Datalex figures are imminent – and they will be ugly

Travel retail group’s shares will have a lot of catching up to do after suspension is lifted

The real mess will be net income level

The real mess will be net income level

 

Datalex shares, suspended since late April after the company failed to publish full-year figures by a regulatory deadline, will have a lot of catching up to do when they are finally tradable again.

News on Wednesday that EY, auditors to the troubled travel retail group, has reported the company to the Registrar for Companies for failing to keep adequate accounts last year are the clearest sign yet that the results are – finally – imminent.

EY’s move is largely procedural. The market has known since mid-January that Datalex’s published sales and earnings for the first half of 2018 were overstated. This was confirmed by a PwC report for the board in May, which identified “significant accounting irregularities”.

Datalex warned in January that it expected its 2018 earnings before interest, tax, depreciation and amortisation (ebitda) would amount to a loss of $4 million (€3.6 million), some $20 million below that the market had expected. However, it revealed last month that the loss would be 50 per cent wider.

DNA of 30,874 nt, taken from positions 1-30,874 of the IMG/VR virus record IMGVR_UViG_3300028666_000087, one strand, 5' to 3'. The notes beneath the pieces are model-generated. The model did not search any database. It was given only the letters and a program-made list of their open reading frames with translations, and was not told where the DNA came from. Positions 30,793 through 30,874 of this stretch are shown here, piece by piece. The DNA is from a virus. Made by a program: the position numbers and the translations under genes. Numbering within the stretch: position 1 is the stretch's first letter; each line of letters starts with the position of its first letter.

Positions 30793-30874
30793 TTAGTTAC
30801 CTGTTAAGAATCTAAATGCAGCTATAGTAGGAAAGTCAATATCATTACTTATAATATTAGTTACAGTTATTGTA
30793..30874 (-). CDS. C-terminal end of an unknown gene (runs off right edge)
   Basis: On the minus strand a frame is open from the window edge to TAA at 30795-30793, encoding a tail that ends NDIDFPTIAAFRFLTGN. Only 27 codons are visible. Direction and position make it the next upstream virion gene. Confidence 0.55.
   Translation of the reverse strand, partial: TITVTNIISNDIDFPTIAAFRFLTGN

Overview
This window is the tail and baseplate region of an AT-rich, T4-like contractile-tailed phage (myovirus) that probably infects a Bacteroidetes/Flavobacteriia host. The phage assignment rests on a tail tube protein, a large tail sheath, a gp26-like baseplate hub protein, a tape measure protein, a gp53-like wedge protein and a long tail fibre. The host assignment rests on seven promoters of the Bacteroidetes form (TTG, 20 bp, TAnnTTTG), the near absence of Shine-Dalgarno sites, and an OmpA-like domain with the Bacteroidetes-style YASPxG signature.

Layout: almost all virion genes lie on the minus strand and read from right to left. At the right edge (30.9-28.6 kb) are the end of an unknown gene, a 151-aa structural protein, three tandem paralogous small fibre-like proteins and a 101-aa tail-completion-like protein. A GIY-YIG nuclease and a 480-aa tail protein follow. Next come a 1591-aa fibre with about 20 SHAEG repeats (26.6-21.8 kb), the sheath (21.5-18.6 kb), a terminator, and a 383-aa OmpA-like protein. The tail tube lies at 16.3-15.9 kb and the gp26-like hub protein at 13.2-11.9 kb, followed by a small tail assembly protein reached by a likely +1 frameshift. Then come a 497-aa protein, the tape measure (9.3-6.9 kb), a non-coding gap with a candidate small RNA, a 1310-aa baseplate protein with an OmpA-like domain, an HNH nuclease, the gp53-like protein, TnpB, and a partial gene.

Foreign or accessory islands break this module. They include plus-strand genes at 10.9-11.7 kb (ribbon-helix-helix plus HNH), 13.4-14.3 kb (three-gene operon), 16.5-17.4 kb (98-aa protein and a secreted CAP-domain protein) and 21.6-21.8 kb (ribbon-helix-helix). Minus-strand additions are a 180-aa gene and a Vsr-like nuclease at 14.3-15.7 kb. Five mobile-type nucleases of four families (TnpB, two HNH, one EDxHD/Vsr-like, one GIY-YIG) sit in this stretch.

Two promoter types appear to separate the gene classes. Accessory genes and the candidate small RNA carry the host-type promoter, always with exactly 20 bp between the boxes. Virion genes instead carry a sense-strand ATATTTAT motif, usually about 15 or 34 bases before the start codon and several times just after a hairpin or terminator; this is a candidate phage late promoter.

The real mess will be net income level. The company’s acting chief executive, Sean Corkery, and recently appointed chief financial officer, Niall O’Sullivan, also told the market last month that they were reviewing the company’s “investment in product development and expect to report a significant exceptional cost”.

Translation: expect most of Datalex’s $26.2 million of research and development costs that had been converted into assets in recent years, rather than taken as an expense against profits, to be written off.

Datalex was forced to resort to a €10 million funding line from its main shareholder, billionaire Dermot Desmond, in March as it burned through cash. Investors will be keeping a close eye on the “post-balance sheet events” section of the annual report to get the latest on its cash position.